After what seemed another mile I finally arrived at my hotel, out of breath and beat. I checked in, dropped off Boris and Natasha (the name I’ve now coined my suitcase and carry on), freshened up and hit the street heading for the only place I know to go, Pike Place Market. The same place every tourist in Seattle ends up. I know this because I saw people from my plane milling around the market.
I had last eaten around 6:00AM EST, it was now 12:00PM PST and my stomach
was demanding food. After watching the guys at Pike Place Fish Market hopelessly waiting to see a fish or two tossed I was drawn to Mt. Townsend Creamery where I purchased a small baguette and a sampling of soft cheeses. Next I spied Don & Joe’s Meats and purchased two Landjägers, a semi-dried meat that I adore, must be my German roots. Making my way out of the overly crowded market my lack of food and throngs of tourist were making me a little cranky. I was even tempted to chastise the late teen or 20 something I saw in the market. You see this same man got sick on our plane and vomited not only on himself but the man traveling with him. I understand people get sick but this does not mean you should then walk around in a public place with remnants of vomit on their clothes, sheese what the heck! They had luggage, change for crying out loud.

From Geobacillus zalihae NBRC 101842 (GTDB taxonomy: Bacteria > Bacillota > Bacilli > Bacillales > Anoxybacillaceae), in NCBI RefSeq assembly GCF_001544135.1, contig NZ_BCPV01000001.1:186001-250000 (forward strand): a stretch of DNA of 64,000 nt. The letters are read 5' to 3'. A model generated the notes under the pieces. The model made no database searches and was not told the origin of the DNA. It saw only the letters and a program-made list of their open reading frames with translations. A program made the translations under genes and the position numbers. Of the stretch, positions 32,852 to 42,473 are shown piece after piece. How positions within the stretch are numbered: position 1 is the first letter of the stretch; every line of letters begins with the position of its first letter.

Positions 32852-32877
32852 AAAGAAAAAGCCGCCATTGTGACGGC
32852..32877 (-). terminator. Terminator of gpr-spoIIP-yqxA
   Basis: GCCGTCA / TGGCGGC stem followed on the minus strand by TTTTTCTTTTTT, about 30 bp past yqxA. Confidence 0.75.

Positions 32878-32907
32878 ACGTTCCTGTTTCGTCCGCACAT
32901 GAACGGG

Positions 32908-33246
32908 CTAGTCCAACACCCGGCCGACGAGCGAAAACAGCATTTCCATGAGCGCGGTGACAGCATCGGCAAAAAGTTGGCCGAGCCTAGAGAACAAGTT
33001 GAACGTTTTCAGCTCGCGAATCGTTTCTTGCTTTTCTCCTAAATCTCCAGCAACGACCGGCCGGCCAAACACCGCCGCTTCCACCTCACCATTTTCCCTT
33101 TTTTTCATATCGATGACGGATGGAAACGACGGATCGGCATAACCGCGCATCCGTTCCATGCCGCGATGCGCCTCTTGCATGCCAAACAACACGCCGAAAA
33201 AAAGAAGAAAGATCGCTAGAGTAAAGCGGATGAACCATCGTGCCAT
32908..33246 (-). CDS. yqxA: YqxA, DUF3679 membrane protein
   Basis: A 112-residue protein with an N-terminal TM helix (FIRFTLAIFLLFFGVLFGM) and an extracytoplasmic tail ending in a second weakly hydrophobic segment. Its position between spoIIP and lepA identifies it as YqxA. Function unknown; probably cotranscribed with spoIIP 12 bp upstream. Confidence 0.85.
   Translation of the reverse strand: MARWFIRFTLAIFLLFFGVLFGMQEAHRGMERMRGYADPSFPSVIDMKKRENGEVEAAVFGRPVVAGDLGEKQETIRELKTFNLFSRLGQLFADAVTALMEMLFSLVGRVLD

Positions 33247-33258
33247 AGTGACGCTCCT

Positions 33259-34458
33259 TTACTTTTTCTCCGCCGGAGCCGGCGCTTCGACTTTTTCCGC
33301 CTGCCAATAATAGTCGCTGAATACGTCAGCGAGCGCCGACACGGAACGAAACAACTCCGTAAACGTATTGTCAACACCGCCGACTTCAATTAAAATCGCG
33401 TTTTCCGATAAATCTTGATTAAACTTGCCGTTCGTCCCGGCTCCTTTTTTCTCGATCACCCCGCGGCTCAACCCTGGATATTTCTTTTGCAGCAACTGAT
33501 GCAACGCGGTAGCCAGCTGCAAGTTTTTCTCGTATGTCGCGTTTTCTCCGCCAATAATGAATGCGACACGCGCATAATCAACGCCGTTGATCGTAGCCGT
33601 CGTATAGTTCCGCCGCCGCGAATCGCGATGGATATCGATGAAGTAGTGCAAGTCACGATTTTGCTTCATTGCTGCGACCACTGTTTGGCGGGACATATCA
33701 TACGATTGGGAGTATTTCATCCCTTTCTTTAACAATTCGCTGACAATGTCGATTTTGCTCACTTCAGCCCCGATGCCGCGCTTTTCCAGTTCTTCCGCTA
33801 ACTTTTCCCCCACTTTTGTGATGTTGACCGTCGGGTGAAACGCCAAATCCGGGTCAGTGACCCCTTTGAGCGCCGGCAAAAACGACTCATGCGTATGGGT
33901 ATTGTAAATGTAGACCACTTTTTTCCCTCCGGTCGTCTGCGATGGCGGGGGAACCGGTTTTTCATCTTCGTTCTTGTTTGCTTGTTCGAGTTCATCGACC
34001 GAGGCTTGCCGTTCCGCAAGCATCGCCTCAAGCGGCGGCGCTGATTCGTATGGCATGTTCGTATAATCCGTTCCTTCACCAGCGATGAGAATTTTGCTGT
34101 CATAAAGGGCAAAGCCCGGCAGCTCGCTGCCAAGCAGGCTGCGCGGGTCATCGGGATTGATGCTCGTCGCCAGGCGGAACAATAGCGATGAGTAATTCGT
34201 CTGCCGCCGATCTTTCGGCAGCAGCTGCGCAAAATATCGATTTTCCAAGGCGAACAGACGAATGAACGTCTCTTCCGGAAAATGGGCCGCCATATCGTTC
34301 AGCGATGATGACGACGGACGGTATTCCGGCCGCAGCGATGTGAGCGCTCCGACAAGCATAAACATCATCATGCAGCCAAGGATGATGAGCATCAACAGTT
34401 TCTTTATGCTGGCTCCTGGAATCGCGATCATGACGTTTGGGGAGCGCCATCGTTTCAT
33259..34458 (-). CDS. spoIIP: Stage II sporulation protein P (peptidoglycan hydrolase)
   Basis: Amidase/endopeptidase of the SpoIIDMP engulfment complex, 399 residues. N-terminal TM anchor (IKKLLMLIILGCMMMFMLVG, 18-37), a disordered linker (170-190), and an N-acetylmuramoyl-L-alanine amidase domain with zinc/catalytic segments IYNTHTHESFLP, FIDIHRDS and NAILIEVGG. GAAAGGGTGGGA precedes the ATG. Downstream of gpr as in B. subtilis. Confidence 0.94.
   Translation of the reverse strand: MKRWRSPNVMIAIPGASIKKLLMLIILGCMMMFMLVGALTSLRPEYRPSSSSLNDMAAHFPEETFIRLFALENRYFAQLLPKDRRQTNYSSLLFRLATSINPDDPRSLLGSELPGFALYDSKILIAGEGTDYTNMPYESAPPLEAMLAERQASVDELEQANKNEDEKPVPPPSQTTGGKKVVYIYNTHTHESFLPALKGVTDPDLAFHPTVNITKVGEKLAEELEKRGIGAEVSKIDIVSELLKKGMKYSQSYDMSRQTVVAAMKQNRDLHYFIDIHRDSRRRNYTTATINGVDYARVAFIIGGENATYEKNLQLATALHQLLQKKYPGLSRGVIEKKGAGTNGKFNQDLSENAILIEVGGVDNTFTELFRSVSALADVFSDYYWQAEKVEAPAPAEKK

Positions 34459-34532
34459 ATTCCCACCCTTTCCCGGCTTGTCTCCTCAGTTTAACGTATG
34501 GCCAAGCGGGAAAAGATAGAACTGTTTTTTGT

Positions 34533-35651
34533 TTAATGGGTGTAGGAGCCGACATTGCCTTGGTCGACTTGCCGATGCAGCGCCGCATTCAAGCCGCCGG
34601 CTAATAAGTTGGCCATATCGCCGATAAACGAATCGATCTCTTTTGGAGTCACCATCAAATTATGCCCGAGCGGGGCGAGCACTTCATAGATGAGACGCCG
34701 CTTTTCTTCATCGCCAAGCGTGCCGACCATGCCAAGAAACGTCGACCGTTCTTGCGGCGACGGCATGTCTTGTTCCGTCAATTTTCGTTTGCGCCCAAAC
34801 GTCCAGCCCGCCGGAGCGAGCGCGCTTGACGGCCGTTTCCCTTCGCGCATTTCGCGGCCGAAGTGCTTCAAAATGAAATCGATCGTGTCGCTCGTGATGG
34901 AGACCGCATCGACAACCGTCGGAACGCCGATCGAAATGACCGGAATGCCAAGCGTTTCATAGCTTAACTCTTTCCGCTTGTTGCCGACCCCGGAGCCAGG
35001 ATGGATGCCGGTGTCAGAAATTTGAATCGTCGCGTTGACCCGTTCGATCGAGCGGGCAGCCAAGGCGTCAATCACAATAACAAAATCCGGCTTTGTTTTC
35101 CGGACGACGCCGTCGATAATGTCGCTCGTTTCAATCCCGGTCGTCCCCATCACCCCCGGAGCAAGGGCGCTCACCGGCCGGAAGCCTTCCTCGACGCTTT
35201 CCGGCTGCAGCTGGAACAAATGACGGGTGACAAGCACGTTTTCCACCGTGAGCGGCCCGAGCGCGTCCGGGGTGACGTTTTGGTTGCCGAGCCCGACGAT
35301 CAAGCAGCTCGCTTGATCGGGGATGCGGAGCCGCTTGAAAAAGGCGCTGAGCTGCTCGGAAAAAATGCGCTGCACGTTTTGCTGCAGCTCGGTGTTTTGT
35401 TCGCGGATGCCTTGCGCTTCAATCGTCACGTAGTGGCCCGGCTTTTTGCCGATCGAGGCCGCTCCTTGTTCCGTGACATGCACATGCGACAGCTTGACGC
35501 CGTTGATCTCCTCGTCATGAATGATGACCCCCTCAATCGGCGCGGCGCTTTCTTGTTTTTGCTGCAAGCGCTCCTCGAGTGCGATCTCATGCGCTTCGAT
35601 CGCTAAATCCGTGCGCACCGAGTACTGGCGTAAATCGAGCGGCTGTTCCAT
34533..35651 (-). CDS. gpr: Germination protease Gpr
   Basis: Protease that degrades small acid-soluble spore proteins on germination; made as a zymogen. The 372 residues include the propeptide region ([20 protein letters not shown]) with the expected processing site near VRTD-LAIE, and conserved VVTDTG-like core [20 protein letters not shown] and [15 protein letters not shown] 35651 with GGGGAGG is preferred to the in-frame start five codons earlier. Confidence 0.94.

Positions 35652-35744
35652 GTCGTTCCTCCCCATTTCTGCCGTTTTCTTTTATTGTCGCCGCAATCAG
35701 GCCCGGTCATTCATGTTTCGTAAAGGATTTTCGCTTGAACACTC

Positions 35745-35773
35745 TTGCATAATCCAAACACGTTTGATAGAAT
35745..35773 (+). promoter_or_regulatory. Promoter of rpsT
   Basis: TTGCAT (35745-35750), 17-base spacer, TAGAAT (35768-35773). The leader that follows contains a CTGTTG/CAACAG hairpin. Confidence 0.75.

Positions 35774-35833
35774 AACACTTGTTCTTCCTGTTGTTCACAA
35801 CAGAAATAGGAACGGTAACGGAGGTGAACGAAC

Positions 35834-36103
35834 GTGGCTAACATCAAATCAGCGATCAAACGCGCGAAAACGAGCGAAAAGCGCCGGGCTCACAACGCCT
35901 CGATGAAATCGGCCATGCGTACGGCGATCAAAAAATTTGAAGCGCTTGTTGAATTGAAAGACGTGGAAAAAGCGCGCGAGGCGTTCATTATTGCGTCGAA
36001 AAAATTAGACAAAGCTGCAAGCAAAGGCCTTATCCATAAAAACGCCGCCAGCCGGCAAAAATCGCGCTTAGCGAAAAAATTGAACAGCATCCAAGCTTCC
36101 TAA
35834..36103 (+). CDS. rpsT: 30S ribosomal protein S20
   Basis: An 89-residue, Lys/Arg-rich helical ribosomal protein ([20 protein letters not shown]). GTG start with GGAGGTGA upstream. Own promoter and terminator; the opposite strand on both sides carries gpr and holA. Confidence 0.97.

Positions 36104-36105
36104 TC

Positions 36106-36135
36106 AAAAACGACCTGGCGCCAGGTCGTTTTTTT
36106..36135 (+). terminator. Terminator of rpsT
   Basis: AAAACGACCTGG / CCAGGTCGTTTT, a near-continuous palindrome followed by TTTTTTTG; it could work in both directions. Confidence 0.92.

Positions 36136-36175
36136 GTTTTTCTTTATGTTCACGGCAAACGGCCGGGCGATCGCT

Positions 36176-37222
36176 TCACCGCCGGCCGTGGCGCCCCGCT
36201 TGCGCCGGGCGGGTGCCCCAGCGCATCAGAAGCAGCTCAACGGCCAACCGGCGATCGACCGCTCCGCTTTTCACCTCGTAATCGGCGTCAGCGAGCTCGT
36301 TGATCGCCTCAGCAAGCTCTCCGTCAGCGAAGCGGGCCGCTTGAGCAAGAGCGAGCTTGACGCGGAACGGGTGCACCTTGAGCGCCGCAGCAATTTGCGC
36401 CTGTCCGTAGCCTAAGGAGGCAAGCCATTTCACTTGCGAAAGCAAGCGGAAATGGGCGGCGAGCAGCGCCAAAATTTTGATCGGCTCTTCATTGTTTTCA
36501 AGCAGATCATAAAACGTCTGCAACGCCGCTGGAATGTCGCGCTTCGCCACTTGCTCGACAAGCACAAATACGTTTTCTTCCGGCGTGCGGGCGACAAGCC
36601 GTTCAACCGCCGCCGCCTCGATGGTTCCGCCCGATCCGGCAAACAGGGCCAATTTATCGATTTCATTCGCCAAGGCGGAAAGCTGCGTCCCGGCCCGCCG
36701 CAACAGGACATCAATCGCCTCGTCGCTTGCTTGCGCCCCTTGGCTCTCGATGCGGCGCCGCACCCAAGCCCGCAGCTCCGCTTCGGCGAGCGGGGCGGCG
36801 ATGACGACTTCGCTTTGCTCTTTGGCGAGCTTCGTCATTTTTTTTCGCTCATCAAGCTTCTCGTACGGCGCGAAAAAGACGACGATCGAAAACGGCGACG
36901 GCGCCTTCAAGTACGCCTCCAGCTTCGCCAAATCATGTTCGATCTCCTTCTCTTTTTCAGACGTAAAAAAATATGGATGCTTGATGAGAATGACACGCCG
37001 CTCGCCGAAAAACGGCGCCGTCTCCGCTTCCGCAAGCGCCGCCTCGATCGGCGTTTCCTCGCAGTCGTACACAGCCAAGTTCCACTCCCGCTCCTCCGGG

I stumbled back into the sunshine searching for a spot to enjoy my picnic lunch. I located a waterfront park next to the market and spotted a guy selling bottled water from a cooler while rolling cigarettes to sell for cheap. I bought some water, found a spot on the grass and soaked in the blue sky, sunshine and enjoyed some fascinating people watching. What’s all this talk about rain in Seattle anyway?
While noshing on my delightful lunch, I listened to a petite blond girl wearing a summer dress singing and playing guitar. After 30 minutes I headed back to the market where I explored shops of days gone by. Market Magic, a magic shop very similar to those I used to love as a kid, Tenzing Mono an apothecary and perfumery that had this soap, lotions and potions maker grinning from ear to ear as I took in the shelves and shelves of herbs and tinctures and array of bottles. So many stores and levels, seafood, flowers, pasta, meats, vegetables I was in heaven but saddened to know I wouldn’t be able to purchase to my heart’s content.